You found the house of your dreams, and the house looks structurally sound, and in great condition so why bother getting a home inspection? Although a home inspection is not required by law, an inspection can save you tons of money on repairs by identifying problems that are not easily seen.
What is a home inspection? Generally, a home inspector will go through the property and check all the major structures, systems and appliances. The inspector will start by checking the outside grounds such as the driveway, the porch and steps, Then he’ll check the roof, and the attic and or basement. Next he may check out the HVAC system to make sure that it’s working properly. Then, he’ll move onto the house’s structure, the foundation, the electrical system in the home, the plumbing, the bathrooms and kitchens and any other installed systems in the home. He should also check the windows, walls and ceiling and floor. The inspector may not follow the same sequence, but will generally inspect the same components.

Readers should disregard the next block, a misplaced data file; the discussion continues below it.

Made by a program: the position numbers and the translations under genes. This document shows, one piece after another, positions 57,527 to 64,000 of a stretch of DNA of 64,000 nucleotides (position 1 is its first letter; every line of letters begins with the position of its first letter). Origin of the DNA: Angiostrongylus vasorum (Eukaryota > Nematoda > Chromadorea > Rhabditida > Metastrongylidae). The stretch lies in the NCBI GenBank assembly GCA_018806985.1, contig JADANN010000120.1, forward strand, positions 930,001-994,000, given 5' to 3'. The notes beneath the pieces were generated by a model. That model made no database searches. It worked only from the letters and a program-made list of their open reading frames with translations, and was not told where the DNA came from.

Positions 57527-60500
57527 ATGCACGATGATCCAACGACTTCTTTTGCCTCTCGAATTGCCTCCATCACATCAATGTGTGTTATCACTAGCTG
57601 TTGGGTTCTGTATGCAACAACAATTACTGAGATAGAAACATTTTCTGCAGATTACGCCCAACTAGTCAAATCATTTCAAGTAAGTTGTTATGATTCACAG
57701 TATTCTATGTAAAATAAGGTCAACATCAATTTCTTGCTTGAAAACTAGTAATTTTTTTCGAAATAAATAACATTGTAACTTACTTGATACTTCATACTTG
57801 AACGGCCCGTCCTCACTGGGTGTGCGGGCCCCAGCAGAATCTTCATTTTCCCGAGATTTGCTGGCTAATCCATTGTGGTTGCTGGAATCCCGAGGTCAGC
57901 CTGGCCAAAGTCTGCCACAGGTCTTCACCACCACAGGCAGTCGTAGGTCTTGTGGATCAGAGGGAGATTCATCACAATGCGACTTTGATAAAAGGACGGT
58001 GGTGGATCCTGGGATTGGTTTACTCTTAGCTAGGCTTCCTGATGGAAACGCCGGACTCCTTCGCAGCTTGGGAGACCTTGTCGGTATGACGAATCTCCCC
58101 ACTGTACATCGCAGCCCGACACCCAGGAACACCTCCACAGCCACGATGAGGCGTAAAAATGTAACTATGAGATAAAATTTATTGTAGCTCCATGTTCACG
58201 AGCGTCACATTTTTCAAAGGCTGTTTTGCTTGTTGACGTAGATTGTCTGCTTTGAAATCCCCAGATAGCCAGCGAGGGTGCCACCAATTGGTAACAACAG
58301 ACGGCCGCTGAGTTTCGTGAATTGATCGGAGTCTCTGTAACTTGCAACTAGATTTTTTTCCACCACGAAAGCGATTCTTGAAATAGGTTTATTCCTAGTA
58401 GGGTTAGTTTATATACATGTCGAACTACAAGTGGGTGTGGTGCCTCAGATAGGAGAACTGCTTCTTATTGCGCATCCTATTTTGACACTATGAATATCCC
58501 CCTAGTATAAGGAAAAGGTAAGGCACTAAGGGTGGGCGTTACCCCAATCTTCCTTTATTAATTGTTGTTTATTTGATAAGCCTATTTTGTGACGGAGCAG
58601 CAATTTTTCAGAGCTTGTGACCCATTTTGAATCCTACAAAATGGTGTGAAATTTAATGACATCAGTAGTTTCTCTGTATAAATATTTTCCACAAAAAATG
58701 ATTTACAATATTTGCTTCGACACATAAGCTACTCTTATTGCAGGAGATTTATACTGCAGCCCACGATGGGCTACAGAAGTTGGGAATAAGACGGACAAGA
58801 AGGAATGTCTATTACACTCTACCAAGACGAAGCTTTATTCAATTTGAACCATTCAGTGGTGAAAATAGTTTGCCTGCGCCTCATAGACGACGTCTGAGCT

A standard home inspection doesn’t include checking for termites or mold. Fortunately, responsible inspectors will inform you if they find anything dangerous or suspicious during the inspection. After the home inspection is completed, the inspector will process a report of all the findings. This report will tell you about the current condition of anything in the home that needs repair or replacement or could be a safety issue.
Should there be anything troubling in the report, you can ask the homeowner to fix the problem, or you can use those findings to negotiate down the price. In some cases, you may discover such a major problem that you won’t want to proceed with the purchase at all. (In fact, a good realtor will tell you to make your offer contingent on the home passing an inspection!)
A home inspection is an important part of the buying process. Even if the home turns out ok, you’ll get valuable peace of mind about your new home. And, if things don’t go so well, you may be able to save a ton of money on future repairs.
Author: David Torelli, Inspector